Neil Haywardand Robert H. Stymeist
Gulls by Richard Johnson
Weather-wise, July and August are good months for conducting breeding bird surveys and watching the start of the fall shorebird migration. July saw average temperatures below normal and the month felt more like spring than summer; the average temperature in Boston was 72 degrees, two degrees below normal. The high for the month was 93 degrees on July 19, part of a three-day heat wave with temperatures in the nineties. The only other day that hit 90 degrees was July 2. A low pressure to our southwest in mid-July kept all of New England to a near record cool; the high in Boston on July 14 was just 67 degrees! Rainfall totaled 4.03 inches in Boston, a little more than normal. The most rain in any single day was 1.41 inches on July 24.
On August 1, an estimated 100,000 Tree Swallows were noted on Plum Island. Photograph by Bob Stymeist.
August's weather was much the same as July's. The temperature averaged 72 degrees in Boston, which is about normal for the month. The month's highest temperature of 91 degrees was recorded on August 22. Rainfall was only 1.58 inches for the month in Boston, 1.77 inches below the average for August. However, other regions of the state received more rainfall; severe thunderstorms hit eastern Massachusetts on August 2 prompting the National Weather Service to issue flood warnings. Heavy downpours dumped nearly four inches of rain in some communities in the region, such as Dorchester, where 3.46 inches fell. Elsewhere, reports included 3.37 inches in Maynard and 2.72 inches in Walpole. Wind speed on August 2 was clocked at 52 mph at Logan Airport. Hurricane Gert was far off the New England coast on August 15 but the storm impacted our shoreline with high surf warnings for southeastern Massachusetts, Cape Cod, and the Islands.
WATERFOWL THROUGH SKIMMERS
The state summer tourism ads are working—winter visitors stayed for the sun and the beach crowds, including a Brant at Westport from July 27–29 and single King Eiders in August at Eastham and Duxbury Beach. The only other August record this century for King Eider was from Rockport in 2009. Also unseasonal was a male Bufflehead present for the beginning of July at Wachusett Reservoir.
The annual August deepwater pelagic trip run by the Brookline Bird Club has been invaluable in showing us what lies and flies off our watery horizons. Sadly, this year's trip was cancelled due to bad weather. Who knows what was lurking out there? For those pelagic birders confined to terra firma, Provincetown has been the go-to place to scope passing shearwaters. This summer, though, birders didn't even need binoculars; unprecedented numbers of Great Shearwaters (up to 24,000) were seen in the surf and at the water's edge. The birds have been feeding on the billions of menhaden fry driven to the shore by mackerel and other predatory fish.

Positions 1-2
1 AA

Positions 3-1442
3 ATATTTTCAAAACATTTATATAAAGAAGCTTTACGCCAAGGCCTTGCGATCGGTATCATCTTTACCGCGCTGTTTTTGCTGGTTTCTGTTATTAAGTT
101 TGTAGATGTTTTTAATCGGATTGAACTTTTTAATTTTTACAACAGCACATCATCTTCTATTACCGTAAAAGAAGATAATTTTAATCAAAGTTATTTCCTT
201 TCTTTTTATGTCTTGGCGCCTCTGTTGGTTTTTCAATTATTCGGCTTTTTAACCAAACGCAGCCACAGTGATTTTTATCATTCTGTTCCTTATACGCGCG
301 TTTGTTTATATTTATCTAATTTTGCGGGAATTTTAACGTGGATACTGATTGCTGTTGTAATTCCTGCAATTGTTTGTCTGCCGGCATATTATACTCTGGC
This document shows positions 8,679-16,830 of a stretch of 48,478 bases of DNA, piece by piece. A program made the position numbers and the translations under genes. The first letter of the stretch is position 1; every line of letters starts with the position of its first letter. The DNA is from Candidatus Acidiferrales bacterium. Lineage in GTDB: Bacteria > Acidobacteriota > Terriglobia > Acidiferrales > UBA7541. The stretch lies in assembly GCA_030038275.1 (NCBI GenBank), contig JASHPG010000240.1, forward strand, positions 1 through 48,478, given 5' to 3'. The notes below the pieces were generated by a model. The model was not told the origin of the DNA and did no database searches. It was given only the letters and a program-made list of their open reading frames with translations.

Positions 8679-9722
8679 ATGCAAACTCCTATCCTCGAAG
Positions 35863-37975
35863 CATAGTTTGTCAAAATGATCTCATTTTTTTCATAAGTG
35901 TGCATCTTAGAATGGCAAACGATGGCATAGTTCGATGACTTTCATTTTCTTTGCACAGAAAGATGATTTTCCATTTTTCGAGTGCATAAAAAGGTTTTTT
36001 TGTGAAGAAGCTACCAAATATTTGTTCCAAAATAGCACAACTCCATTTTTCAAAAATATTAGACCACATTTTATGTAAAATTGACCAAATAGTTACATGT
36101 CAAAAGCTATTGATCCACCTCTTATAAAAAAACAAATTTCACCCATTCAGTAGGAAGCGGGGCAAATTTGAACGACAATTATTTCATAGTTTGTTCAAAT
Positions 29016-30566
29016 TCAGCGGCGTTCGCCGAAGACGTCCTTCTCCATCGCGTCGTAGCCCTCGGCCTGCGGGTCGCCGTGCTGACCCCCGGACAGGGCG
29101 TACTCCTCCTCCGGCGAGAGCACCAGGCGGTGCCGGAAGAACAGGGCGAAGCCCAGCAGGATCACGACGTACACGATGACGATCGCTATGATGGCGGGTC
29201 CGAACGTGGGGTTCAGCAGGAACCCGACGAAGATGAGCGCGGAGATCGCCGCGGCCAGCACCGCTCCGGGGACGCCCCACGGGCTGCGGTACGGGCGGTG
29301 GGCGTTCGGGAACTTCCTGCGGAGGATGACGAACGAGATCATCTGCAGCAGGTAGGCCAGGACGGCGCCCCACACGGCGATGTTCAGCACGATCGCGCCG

Equally significant was an unusual event to the south, in Buzzards Bay, where shearwaters are rarely encountered. Observers at Gooseberry Neck have been recording almost unprecedented numbers of Cory's Shearwater (see figure 1). On July 22, recorders tallied 1,397 birds flying east into the bay. The day before, 636 Cory's were accompanied by an extraordinary report of an Audubon's Shearwater. This diminutive shearwater is a warm-water bird, usually seen only on pelagics that venture beyond the continental shelf and into the warmer Gulf Stream. The large number of shearwaters (including a handful of Great, Manx and Sooty shearwaters) may indicate a sudden food bonanza similar to that at Provincetown, where a probable Audubon's was also sighted. Spencer Fullerton Baird (first curator of the Smithsonian Institute and perhaps more familiar to us as the eponym for a sparrow and a sandpiper) noted a similar phenomenon in the fall of 1886 when "thousands" of Cory's Shearwaters entered Buzzards Bay. Apparently, young sea herring, chased into the bay by predatory mackerel and bluefish, attracted the shearwaters that year.
Figure 1. Cory's Shearwater: monthly high counts for July (solid line) and August (dotted line) 2000–2017 in Buzzards Bay (area bounded by southern coasts of Bristol and Plymouth Counties, western Cape Cod, and the Elizabeth Islands). Data from eBird.
An adult Brown Booby was spotted from Herring Cove Beach on July 14 and perhaps the same individual was seen a month later from a whale watch cruise out of Provincetown. Last period we reported the unusual number of dying Northern Gannets that had been brought into rehabilitation facilities on the Cape. While the cause is still unknown, lab results from Wild Care, Eastham, indicate that the birds were not suffering from a virus.
This year's incursion of Brown Pelicans continued throughout July with an immature beach-hopping around the North Shore and coastal New Hampshire. An adult bird was recorded on Nantucket on July 1. An American White Pelican at Scituate on August 25 was the most northerly record for the species along the Eastern Seaboard this year. The same, or a different bird, was present at the end of the month on Martha's Vineyard.
Two immature White Ibis spent over two weeks enjoying the beautiful Mass Audubon sanctuary at Wellfleet Bay. They were spotted again the day after their departure in Chatham, presumably on their return south. White-faced Ibis has become regular in spring around the Ipswich area, but is less often encountered in the summer months. A bird seen on August 14 at Plum Island was thus noteworthy.
Rail enthusiasts got their fix this summer at Fairhaven, where a pair of Clapper Rails raised as many as eight young. A King Rail was also present through most of July, and represents only the second Bristol County record after a bird seen at Allens Pond in 2013.
Sandhill Crane was first documented as a breeding bird in Massachusetts at New Marlborough in 2007. Last year a pair nested in Worthington, and this year perhaps the same pair successfully raised two young at that site. Additional pairs were present at New Marlborough and Burrage Pond, though neither seems to have bred.